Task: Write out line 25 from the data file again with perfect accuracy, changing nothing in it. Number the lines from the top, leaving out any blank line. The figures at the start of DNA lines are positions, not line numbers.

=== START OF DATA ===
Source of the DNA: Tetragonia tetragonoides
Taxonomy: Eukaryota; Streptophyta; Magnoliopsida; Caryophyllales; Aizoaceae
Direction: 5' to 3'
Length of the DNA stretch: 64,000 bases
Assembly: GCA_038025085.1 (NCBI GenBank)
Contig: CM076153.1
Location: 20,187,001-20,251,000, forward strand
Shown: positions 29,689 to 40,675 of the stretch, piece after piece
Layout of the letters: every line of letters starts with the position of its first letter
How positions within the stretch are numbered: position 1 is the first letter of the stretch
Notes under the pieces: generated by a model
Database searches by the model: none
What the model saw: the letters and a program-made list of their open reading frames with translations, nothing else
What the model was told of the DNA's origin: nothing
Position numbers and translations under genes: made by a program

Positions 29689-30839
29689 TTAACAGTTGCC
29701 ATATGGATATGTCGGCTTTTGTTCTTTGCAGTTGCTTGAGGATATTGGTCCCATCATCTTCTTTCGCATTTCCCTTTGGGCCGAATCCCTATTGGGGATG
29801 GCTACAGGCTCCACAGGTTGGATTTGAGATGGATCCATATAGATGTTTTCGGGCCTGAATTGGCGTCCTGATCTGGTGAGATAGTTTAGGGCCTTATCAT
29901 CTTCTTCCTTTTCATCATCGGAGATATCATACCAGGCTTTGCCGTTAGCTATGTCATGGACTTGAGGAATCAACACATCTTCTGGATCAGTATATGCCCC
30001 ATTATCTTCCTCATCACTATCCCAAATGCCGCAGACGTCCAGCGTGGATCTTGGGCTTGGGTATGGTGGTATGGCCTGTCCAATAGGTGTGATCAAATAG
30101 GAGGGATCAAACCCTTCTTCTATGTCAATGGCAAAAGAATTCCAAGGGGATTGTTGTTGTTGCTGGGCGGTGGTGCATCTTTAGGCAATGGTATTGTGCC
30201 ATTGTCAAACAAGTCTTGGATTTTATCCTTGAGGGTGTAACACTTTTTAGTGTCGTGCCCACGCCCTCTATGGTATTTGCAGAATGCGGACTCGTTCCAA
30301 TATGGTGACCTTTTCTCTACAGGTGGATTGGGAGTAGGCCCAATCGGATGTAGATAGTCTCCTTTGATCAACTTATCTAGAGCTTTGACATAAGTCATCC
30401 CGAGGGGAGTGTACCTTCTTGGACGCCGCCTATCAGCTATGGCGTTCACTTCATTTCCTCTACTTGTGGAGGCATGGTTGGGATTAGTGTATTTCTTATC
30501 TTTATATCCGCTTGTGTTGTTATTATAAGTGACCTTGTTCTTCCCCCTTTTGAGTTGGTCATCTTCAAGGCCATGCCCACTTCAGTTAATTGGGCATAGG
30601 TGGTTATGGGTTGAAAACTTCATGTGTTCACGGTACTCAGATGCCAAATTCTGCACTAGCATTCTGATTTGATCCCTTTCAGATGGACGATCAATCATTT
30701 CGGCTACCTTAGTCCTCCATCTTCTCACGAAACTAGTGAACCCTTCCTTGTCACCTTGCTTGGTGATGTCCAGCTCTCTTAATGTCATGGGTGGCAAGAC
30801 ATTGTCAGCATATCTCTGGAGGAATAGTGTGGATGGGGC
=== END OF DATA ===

30401 CGAGGGGAGTGTACCTTCTTGGACGCCGCCTATCAGCTATGGCGTTCACTTCATTTCCTCTACTTGTGGAGGCATGGTTGGGATTAGTGTATTTCTTATC